In his news conference following the defeat, Ingram didn’t shy away from acknowledging his postseason struggles. He even said his play throughout the season — starting with him losing his starting spot midway through Team USA’s 2023 FIBA World Cup campaign — was a disappointment.

“From (Team) USA up to this season, it’s probably the worst I’ve been in a New Orleans Pelicans uniform. I’m motivated by that,” Ingram said. “I’ve got to look in the mirror, and I’ve got to tell myself what I really need to do. How can I help this team?”

GO DEEPERBrandon Ingram faces his toughest opponent: himself

Williamson’s injury undoubtedly placed a heavy burden on Ingram, as well as on the 32-year-old McCollum, whose production also tailed off in the postseason. Still, their struggles come at a time when the Pelicans must make significant decisions about their roster, which will have ripple effects for years to come.


The projected luxury tax line in 2024-25 is expected to be around $172 million. The combined salaries of Williamson, Ingram and McCollum will take up close to $106 million alone. Maintaining and improving a viable supporting cast that includes homegrown pieces such as Herb Jones, Trey Murphy and Alvarado would almost certainly push the small-market Pelicans into the luxury tax in the future, especially if Ingram receives a new contract. The Pelicans have never paid the luxury tax in their 22-year history; the Charlotte Hornets are the only other franchise with that distinction.

While the Pelicans’ three highest-paid players showed flashes of brilliance in their first season of relative health, the team’s performance with all three on the floor wasn’t nearly as potent as some had hoped. In the 737 minutes Williamson, McCollum and Ingram played together this season, the Pelicans were outscored by 3.2 points per 100 possessions — a shockingly poor mark for players of their caliber. For reference, Oklahoma City’s big three of Shai Gilgeous-Alexander, Jalen Williams and Chet Holmgren had a net rating of plus-12 in their 1,180 minutes together this season.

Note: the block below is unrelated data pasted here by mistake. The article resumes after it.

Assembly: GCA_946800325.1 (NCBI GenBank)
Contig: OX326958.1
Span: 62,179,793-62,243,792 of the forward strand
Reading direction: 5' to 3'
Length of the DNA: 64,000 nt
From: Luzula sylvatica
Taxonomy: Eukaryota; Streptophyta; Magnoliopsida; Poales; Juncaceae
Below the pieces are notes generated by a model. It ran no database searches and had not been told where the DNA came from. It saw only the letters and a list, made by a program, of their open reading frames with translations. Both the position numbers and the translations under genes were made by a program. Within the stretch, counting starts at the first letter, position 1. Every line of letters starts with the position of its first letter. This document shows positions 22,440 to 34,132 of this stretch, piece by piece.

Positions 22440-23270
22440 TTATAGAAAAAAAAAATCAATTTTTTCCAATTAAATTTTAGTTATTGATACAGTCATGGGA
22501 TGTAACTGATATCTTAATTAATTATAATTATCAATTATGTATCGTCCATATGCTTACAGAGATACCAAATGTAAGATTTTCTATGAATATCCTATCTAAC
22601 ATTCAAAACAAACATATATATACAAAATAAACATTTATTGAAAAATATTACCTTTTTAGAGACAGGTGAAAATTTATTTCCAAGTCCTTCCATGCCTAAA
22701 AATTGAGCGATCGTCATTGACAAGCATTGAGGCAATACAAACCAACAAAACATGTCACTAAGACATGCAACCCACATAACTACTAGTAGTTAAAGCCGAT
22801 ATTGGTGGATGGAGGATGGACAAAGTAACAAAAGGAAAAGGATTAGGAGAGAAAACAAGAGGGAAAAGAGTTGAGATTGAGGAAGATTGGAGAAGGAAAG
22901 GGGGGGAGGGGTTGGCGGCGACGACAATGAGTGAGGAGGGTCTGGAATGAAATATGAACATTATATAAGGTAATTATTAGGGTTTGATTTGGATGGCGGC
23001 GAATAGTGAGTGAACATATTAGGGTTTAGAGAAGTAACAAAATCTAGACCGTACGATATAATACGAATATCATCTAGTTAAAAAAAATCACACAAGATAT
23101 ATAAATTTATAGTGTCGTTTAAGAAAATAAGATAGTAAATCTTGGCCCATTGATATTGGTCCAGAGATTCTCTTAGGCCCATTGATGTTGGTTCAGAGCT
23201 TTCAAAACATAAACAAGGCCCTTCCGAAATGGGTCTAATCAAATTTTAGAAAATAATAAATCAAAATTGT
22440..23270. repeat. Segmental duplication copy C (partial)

“Anytime two of the three were on the court, we won those minutes. When three of them were on the court, we tended not to.” Griffin said. “That has a lot to do with what we support that group with. Giving them the ancillary pieces that helps them thrive. Knowing now, because we’ve got to see the group enough, what those things are, I think we’ll be able to address some of that. Certainly, we have to be open to a lot of things.”

Statistically, the Pelicans’ greatest weapon this regular season was their depth. Players such as Murphy, Alvarado, center Larry Nance Jr., guard Naji Marshall and others consistently blitzed opposing second units and blended in well with lineups featuring one or two members of the Williamson-Ingram-McCollum trio.

But the price of that supporting cast is going up. The 23-year-old Murphy is eligible for an extension this summer; considering his trajectory, skill set and on-court fit with Williamson, it would be shocking if the Pelicans don’t nail out a contract with him as soon as possible, even if the price exceeds $100 million over four years. Marshall is an unrestricted free agent this summer, and Alvarado becomes one next summer if the team cannot work out an extension. The Pelicans must also find a way to upgrade a center position that proved to be its Achilles heel, with incumbent Jonas Valančiūnas entering unrestricted free agency and the undersized Nance turning 32 next season.

Potential extensions for Murphy and/or Ingram won’t go into effect until the 2025-26 season, so the Pelicans can at least run it back with this core for one more season while restructuring a few things around the edges to build off their 49-win campaign. Griffin’s comments Tuesday, however, suggest the Pelicans may be taking a more aggressive approach.

The Pelicans’ clock is ticking, and the bill is due soon. Williamson’s play and approach this season certainly are cause for optimism, but it also brings the rest of the roster under the microscope. Either the Pelicans commit financially to this group in ways they never have before, or they may need to move on from at least one of three players — Ingram, McCollum and/or Murphy — who have been instrumental to their success the last three seasons.